Saving Afghanistan Even Means Talking to Enemies
Barnett R. Rubin & Ahmed Rashid | Foreign Affairs | November 2008
Seven years after the advent of Operation Enduring Freedom, the Taliban, al- Qaeda and various insurgents have regained strength particularly on Afghan and Pakistani soil. The fight for
security in the Middle East has spiralled downward as the Taliban have "established a new "safe haven" in Pakistan.
Serious efforts to build a transparent, secure Afghan state with an intact justice system will require long-term international engagement. However, building up operational security forces will not be enough as Afghanistan does not have the financial resources to sustain further training and equipment. Permanent foreign subsidies for maintaining a stable security force are no option, but the absence of it will have destabilizing consequences. Consequently, the US and NATO members should integrate funds for Afghanistan into their budget, helping the Afghan government to stabilize the security sector.
Sending additional foreign troops to Afghanistan and Pakistan might reduce US and NATO dependency on air strikes, but given that the region does not support a long-term US-NATO engagement, it will not solve the problem. Easing the situation in Afghanistan presupposes dealing with the Afghan-Pakistani as well as the Indian-Pakistani conflict. At the same time, Iran's interest will come into play as the Islamic Republic fears Western intentions of a "regime change." Also do "China, India and Russia have reservations about a NATO base within their spheres of influence and believe they must balance the threats from al Qaeda and the Taliban against those posed by the US and NATO."
The US must review its Pakistan policy. Putting pressure on Pakistan and demanding that its military go after insurgents will not be an effective approach. The Pakistani establishment is suspicious as it considers its influence in Afghanistan threatened by an alleged US-Indian-Afghan alliance as well as an Iranian-Russian partnership. The recognition of India as a nuclear power causes further concern within the Pakistani government. Now giving "aid to Pakistan, without any effort to address the sources of its insecurity, cannot yield a sustainable positive outcome." The international community can only guarantee security in Afghanistan if it addresses the roots of Pakistan's insecurity. In this respect the US must incentivize Pakistan to make the stabilization of Afghanistan one of its foreign policy priorities, instead of focusing on disputes with India. Creating the ground for diplomatic negotiations which aim "to build a genuine consensus on the goal of achieving Afghan stability by addressing the legitimate sources of Pakistan's concern" will be one possibility of taking pressure off of Pakistan.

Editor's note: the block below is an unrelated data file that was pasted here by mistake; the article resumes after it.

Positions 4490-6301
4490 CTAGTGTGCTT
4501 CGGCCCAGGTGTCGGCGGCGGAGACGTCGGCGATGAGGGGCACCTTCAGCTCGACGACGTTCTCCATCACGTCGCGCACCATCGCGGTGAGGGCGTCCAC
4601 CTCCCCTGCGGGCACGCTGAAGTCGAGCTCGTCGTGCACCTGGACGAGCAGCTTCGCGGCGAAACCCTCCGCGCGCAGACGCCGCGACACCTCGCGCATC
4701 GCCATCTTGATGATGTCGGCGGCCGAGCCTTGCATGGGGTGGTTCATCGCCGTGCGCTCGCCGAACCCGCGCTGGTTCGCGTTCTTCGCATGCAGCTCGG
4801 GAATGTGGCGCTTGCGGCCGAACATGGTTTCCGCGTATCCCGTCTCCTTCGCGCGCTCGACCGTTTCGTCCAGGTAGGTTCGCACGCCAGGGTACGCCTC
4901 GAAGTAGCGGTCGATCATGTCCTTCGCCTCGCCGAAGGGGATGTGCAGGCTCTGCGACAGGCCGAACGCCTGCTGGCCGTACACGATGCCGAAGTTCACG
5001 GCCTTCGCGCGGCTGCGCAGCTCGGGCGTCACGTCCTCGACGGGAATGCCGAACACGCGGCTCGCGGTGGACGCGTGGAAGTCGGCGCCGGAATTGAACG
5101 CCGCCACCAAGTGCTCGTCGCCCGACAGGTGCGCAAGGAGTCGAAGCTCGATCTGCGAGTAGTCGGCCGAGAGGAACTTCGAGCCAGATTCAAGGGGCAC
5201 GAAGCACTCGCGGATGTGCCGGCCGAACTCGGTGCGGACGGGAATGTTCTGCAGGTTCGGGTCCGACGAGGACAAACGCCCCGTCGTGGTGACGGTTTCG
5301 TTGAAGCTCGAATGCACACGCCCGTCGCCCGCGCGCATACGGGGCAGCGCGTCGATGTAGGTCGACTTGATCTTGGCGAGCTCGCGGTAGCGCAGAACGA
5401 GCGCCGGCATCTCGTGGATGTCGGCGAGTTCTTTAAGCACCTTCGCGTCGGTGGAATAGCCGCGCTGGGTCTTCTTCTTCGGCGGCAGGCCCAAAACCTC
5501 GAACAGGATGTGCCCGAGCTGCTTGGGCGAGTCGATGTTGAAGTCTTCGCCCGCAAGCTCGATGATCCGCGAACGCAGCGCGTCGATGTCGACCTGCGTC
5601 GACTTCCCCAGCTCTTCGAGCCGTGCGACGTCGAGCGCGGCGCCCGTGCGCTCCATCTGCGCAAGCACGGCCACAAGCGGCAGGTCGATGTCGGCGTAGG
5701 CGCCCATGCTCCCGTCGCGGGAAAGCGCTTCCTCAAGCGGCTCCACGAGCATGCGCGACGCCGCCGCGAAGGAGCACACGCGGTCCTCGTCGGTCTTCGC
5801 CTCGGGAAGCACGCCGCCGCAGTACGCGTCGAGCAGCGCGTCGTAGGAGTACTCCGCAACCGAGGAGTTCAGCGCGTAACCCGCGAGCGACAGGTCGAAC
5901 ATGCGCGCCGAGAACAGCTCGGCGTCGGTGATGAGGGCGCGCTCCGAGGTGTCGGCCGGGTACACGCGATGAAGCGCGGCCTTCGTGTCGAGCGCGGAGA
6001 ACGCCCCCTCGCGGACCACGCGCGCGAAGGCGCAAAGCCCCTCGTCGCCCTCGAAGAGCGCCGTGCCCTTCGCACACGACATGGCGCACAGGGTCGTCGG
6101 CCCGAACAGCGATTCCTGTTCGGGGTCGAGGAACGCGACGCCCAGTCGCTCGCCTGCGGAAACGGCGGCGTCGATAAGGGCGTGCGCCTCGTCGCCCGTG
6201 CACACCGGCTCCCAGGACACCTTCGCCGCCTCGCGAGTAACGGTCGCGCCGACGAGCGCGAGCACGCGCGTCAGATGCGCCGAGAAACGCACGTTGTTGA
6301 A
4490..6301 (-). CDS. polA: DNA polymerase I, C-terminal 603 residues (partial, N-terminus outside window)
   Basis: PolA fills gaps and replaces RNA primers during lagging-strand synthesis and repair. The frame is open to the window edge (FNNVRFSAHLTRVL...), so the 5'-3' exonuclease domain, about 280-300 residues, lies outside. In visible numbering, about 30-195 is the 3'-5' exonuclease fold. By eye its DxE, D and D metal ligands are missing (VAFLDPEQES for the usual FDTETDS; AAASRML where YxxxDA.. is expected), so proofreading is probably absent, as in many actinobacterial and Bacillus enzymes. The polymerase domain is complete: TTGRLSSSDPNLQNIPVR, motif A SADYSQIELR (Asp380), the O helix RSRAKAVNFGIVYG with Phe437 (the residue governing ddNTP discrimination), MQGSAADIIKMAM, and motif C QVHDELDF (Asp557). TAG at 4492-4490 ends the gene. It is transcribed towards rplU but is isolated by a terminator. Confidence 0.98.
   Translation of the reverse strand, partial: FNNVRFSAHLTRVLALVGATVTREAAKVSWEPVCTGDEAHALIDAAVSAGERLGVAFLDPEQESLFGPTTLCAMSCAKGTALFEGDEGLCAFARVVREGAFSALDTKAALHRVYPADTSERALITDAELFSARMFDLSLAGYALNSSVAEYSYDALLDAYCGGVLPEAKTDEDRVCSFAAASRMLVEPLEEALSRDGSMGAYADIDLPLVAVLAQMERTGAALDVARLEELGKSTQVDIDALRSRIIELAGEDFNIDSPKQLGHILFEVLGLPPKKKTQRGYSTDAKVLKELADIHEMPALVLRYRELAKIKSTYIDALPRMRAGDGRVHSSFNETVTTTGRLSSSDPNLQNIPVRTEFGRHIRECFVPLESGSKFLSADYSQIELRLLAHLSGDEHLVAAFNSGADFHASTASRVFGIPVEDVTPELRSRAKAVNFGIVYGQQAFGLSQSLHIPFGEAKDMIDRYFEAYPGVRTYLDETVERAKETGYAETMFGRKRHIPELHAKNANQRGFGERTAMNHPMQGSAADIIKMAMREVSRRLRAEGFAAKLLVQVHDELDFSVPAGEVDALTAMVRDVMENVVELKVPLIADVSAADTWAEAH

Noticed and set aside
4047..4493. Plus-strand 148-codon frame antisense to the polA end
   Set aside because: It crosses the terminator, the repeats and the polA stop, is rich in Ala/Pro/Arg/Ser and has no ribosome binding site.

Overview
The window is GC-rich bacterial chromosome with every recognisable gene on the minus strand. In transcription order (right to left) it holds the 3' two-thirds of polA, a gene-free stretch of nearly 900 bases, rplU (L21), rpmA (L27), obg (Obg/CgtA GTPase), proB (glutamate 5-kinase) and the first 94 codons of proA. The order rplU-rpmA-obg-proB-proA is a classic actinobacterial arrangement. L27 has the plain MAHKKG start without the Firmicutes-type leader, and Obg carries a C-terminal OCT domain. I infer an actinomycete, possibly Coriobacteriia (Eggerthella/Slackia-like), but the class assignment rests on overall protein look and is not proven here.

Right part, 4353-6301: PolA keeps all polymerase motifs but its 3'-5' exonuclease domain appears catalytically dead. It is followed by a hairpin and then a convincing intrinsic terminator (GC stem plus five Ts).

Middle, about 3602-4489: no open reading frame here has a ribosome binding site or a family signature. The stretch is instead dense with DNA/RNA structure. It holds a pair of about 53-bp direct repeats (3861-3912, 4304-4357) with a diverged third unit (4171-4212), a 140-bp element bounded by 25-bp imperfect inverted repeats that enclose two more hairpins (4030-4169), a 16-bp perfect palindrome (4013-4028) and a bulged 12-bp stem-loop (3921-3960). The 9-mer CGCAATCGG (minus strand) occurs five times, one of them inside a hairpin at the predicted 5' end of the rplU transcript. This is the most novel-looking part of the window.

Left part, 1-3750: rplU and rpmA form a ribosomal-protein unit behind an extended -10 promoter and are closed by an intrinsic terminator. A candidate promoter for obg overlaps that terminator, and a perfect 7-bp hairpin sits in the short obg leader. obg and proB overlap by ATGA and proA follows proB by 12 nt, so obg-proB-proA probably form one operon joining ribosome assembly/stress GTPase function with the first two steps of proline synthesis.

A dialogue between India and Pakistan that focuses on the interests of both parties in Afghanistan cannot be ruled out. By establishing a "contact group" under the supervision of the UN Security Council, negotiations considering Afghanistan and the Kashmir dispute could be furthered. The international community will have to guarantee aid to Pakistan and commit itself to its territorial integrity. India, in return, would have to be pushed for a more transparent Afghanistan policy. However, the role of Iran should not be underestimated. The US should open a dialogue with Iran as both countries share common interests in Afghanistan, but the US will also have to guarantee that a contact group would not be used as a basis to undermine Iran.
If President-elect Obama wants to succeed in Afghanistan he should not hesitate to even involve America's opponents into diplomatic approaches. Stabilizing Afghanistan presupposes improved regional partnerships in the Middle East.
This summary was prepared by Sepideh Parsa, editorial intern at Atlantic Community, from "From Great Game to Grand Bargain" published here in Foreign Affairs, November 2008.
Related materials from the Atlantic Community:
- Morgan Sheeran: Afghanistan's Need for European Expertise
- Florian Broschk: Kickstarting a New Debate on Afghanistan
- Hussain Haqqani: Pakistan's New Commitment to the War on Terror